Here’s how I’m encouraging more minorities to try ultra running
By Henry Howard
As I approach my 11th anniversary as a runner, I’ve been mindful of how open and welcoming the community is to everyone. Still, there’s a wide disparity when it comes to the makeup of participants, which is especially notable in the trail and ultra running community.
The vast majority are white, and there are more males than females. We are now seeing the highest percentage of women ultra runners, 23% compared to just 14% just 23 years ago, according to the State of Ultra Running 2020, published in September 2021. Australia, Canada and the United States lead the nations in the survey, each with around 35% female participation.
The report did not reveal a breakdown by racial, ethnic, gender identification or other groups. But the lack of minority representation is clear to anyone who has lined up at a start line of an ultra.
There are notable ultra runners of color who are elite or well-known. Coree Woltering and Mario Mendoza, of course, come immediately to mind. Other notables who call the U.S. home include Adam Merry, Errol “Rocket” Jones, Jameelah Abdul-Rahim Mujaahid, Mirna Valerio, Sabrina Pace-Humphreys, Sheldon Subith and Edison Eskeets. Better known for his other military and athletic achievements, David Goggins has also run ultras.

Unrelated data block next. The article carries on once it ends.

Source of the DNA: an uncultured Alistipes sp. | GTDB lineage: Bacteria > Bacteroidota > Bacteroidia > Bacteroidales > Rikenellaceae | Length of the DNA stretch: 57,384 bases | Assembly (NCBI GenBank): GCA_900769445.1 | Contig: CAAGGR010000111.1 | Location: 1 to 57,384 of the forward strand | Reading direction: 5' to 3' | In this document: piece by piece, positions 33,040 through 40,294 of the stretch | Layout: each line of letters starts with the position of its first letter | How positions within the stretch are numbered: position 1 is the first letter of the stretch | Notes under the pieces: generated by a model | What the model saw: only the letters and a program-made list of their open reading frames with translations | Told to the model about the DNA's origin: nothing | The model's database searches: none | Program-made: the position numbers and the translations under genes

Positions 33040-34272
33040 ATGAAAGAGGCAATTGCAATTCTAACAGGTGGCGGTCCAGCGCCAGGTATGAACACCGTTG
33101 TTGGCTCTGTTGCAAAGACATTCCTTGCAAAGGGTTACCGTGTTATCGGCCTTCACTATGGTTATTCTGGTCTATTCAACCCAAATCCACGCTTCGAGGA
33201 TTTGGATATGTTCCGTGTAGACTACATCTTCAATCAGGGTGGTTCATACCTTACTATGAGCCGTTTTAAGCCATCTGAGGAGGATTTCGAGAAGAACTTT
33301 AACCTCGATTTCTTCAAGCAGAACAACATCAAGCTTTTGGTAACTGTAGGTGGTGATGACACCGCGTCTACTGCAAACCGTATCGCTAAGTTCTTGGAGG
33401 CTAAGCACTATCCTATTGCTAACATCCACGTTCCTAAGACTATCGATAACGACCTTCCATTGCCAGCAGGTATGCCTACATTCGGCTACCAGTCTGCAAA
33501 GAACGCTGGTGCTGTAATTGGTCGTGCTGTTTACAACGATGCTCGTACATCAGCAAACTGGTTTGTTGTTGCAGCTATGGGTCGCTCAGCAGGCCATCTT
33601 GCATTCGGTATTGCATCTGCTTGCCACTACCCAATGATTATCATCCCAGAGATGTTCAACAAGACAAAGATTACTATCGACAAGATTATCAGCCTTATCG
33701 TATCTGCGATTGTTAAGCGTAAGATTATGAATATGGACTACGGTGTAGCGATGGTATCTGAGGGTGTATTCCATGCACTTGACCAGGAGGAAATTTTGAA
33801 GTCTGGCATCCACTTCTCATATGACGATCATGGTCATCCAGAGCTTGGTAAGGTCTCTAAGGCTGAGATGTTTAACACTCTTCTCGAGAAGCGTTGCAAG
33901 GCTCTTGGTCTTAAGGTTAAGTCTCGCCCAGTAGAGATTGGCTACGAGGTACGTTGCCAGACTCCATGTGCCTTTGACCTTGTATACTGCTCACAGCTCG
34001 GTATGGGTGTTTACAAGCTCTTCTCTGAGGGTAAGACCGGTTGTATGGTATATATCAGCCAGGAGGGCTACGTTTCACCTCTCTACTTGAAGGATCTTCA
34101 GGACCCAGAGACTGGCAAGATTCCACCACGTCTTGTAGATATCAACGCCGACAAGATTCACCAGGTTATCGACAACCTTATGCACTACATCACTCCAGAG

The list above is by no means complete. The point remains: there are few runners of color who participate in trail and ultra running events.
So how do we, as a community, work to be more inclusive?
The 80/20 Endurance Foundation is committed to improving diversity in endurance sports. Last fall, it funded the Coaches of Color Initiative. Its mission is to “provide meaningful support and opportunities for people color aspiring to successful careers as endurance coaches,” according to its website.
There are other initiatives out there. Ultra running media have begun to address this by sharing stories about inspirational Black ultra runners, how Native American runners are honoring their heritage and more.
Still, there is a long way to go. And I’ve been wrestling with how I can help in this effort.
As a running coach, I have athletes who are white, Black, male, female, straight and gay. Still, I can do better and be have a roster that is even more inclusive.
I am offering a 50% discounted rate and leaving three coaching spots open on my roster for minorities who would like to run their first ultra marathon. For the purpose of this exercise, I am defining minorities as not only different racial and ethnic groups, but those in the LGBTQ+ community.
Each athlete would receive the same benefits as my other athletes do. That includes a customized training plan, updated weekly, regular communication and feedback, as well as advice specific to their fitness level, experience, goal race and more.
The time commitment would be between four and six months, though we can discuss a longer arrangement.